For years at The Schoolhouse Theater — up a steep hill on Owens Road in Croton Falls — the vibe was much more schoolhouse than theater.
Stroll down the main hall and you could easily imagine an unruly child cooling his heels on a chair outside one of the classroom doors. Walk into the tiny auditorium and, along the right wall, you’d see the window through which school lunches were passed. The only thing missing was a lunchlady with a hairnet.
For 14 years, it was a 74-seat theater inside a 1926 schoolhouse. Yes, it was charming, the productions were exceptional, the production values first-rate. But if you listened closely during the show, you might hear a technician talking on a headset.
All that changes Thursday, when the Schoolhouse Theater and Gallery (the space’s official name) kicks off its 2013 season with Jon Robin Baitz’s drama “Ten Unknowns” on stage, and a show by internationally renowned artist Tom Christopher and Michael Mapes in the gallery.
“Ten Unknowns” concerns a celebrated artist, in a fallow period in his career, who rails at the commercialism of the modern art world from his self-imposed exile in Mexico. When visitors come to call, a mystery unfolds.
For months, the only people near the Schoolhouse stage have been contractor Tim Ruperd and his R&R Construction crew. The fall show was scrubbed to allow the work to be completed.
On the outside, theatergoers will notice a new slate roof with copper downspouts, a larger parking lot with lampposts, new brick stairs out front and a new addition on the rear of the building.
Inside, the old institutional quality bathrooms have been enlarged and freshened and a large lobby now extends off the main hall.
No more waiting shoulder to shoulder in the hall before the house opens.
Once inside the auditorium itself, there are 19 more seats, of a slightly different color. And the lunch-counter window has been sheetrocked over.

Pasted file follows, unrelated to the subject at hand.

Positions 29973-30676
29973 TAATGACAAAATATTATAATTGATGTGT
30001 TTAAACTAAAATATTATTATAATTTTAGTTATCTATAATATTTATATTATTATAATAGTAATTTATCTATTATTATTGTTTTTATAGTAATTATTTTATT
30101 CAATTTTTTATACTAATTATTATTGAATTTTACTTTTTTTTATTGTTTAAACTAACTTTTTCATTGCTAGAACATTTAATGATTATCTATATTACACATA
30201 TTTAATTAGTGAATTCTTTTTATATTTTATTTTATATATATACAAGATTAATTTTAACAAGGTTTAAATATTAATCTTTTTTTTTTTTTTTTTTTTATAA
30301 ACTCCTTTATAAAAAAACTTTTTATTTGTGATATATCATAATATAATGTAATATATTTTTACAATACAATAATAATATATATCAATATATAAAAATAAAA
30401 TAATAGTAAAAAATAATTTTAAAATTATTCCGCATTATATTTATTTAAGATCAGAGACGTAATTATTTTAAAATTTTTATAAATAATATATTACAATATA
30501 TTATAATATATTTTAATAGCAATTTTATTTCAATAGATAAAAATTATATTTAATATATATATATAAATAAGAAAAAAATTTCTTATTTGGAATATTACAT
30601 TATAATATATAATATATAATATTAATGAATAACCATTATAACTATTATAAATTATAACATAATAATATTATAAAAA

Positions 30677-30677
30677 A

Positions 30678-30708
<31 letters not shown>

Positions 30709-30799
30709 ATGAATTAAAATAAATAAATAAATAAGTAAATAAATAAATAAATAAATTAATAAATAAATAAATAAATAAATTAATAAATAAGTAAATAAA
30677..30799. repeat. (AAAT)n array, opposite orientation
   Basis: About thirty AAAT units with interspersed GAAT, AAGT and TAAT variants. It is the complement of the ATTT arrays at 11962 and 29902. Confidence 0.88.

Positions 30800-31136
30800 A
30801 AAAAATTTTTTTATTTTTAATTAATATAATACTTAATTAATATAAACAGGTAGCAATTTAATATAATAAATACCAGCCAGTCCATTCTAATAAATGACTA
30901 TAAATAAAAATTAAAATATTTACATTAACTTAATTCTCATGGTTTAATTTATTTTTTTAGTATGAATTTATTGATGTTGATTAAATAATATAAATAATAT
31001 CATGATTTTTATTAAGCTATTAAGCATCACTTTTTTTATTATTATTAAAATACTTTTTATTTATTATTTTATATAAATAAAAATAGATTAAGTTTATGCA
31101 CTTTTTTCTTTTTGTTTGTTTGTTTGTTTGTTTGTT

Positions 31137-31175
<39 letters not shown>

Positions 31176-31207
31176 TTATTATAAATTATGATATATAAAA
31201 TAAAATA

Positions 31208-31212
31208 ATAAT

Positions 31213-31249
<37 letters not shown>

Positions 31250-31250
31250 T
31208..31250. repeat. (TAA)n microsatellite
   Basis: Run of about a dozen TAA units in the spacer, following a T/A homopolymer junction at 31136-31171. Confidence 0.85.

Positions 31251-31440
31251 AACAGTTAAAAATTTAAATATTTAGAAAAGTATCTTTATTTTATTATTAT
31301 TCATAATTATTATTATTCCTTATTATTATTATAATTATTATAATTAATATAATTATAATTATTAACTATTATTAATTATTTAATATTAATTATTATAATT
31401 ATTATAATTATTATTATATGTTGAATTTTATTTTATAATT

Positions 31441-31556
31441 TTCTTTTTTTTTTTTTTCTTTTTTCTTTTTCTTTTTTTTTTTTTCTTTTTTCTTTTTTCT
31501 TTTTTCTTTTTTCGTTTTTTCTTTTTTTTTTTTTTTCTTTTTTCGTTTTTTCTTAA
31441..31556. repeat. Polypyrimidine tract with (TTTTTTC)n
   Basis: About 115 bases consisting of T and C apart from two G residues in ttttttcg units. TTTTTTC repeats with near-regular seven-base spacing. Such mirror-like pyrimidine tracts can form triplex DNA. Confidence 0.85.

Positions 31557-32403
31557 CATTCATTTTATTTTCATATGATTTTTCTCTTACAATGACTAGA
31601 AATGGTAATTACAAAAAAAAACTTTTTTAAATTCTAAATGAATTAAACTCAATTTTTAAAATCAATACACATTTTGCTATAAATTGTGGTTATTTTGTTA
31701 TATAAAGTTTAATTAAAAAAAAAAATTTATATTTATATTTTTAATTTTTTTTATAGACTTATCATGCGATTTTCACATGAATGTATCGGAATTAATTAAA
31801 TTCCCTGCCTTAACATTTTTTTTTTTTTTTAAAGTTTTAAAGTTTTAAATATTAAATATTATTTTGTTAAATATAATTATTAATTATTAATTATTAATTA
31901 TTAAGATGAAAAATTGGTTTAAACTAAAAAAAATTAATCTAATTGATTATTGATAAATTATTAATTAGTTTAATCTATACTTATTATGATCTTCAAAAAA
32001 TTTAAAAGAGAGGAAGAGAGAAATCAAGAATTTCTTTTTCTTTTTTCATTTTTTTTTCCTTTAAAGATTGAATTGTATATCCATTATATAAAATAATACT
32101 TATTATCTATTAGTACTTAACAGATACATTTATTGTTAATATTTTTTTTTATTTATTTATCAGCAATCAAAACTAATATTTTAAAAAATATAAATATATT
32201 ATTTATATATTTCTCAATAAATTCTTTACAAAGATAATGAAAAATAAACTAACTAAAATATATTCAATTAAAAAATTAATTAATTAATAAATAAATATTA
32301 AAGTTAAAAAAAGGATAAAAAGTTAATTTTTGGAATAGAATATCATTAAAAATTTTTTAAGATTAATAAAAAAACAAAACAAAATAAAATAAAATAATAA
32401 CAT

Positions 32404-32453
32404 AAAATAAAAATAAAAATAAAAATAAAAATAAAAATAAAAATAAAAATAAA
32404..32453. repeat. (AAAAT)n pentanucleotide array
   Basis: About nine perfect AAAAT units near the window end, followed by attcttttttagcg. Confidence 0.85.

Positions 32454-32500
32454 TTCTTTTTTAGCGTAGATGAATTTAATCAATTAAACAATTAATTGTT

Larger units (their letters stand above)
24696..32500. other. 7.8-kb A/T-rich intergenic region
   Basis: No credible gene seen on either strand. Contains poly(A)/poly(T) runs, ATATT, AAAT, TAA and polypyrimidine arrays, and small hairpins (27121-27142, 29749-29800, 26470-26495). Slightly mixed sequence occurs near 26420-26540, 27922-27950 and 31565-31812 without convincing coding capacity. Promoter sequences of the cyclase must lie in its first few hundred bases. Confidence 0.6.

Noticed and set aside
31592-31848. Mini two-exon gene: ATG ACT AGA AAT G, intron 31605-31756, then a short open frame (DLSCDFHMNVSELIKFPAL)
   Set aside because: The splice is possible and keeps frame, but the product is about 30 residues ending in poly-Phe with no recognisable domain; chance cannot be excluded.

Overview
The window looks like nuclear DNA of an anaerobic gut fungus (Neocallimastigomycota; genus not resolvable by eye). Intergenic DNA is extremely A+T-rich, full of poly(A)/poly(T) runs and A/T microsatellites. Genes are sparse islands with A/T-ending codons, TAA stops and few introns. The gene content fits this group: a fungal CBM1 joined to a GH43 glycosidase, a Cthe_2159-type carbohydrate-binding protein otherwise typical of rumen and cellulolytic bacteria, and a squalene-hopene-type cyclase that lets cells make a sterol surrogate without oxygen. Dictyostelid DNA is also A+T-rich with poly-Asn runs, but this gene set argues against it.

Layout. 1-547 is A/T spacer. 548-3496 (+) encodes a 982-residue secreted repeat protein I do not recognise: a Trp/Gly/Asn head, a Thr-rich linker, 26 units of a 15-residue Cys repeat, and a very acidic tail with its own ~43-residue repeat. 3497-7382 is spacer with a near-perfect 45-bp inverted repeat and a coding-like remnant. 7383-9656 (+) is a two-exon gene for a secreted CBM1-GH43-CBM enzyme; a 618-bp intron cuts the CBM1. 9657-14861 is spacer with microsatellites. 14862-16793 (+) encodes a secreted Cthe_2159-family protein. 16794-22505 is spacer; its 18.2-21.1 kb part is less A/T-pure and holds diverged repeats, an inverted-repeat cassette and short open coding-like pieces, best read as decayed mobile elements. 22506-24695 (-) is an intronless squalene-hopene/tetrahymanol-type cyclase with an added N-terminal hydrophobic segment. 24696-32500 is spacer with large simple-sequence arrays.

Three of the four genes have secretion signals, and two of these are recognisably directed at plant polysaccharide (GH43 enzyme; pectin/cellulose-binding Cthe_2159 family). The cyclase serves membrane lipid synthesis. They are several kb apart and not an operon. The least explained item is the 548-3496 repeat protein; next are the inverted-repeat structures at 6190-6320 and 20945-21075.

High above the seats is what artistic director Pam Moller Kareman and her team have jokingly dubbed “The Steinbrenner Skybox,” a booth for the lighting and sound crew that looks down over the space.
There are also upgrades the audience won’t see: updated dressing rooms, a washer-dryer, a new bathroom with a shower, and a green room (lounge) where actors can relax between scenes.
Also new and unseen to theatergoers is an area Kareman calls “the garage,” a backstage workshop and storage area.
Kareman would not disclose the price tag for the upgrades, but said they represent a lasting commitment on the part of Schoolhouse founding angel Lee Pope to keep the space active and essential as a regional Equity theater.
Kareman was recently named executive director of The Neighborhood Playhouse School of the Theater, the Manhattan acting conservatory whose alumni include such theatrical greats as Eli Wallach, Robert DeNiro, Diane Keaton and Joanne Woodward.
But she will continue to wear her artistic-director hat in Croton Falls — and to direct both “Ten Unknowns” and Neil Simon’s “Last of the Red Hot Lovers,” May 30 to June 23.
“Ten Unknowns,” March 7 to 30. 8 p.m., Thursdays thorugh Saturdays; 3 p.m., Sundays. The Schoolhouse, 3 Owens Road, Croton Falls. $33 for Thursdays and Fridays; $35 Saturdays and Sundays. 914-277-8477. www.shoolhousetheater.org.
Pamela Moller Kareman, the artistic director of the Schoolhouse Theatre in Croton Falls, stands in the newly refurbished theater. Photo by Joe Larese/The Journal News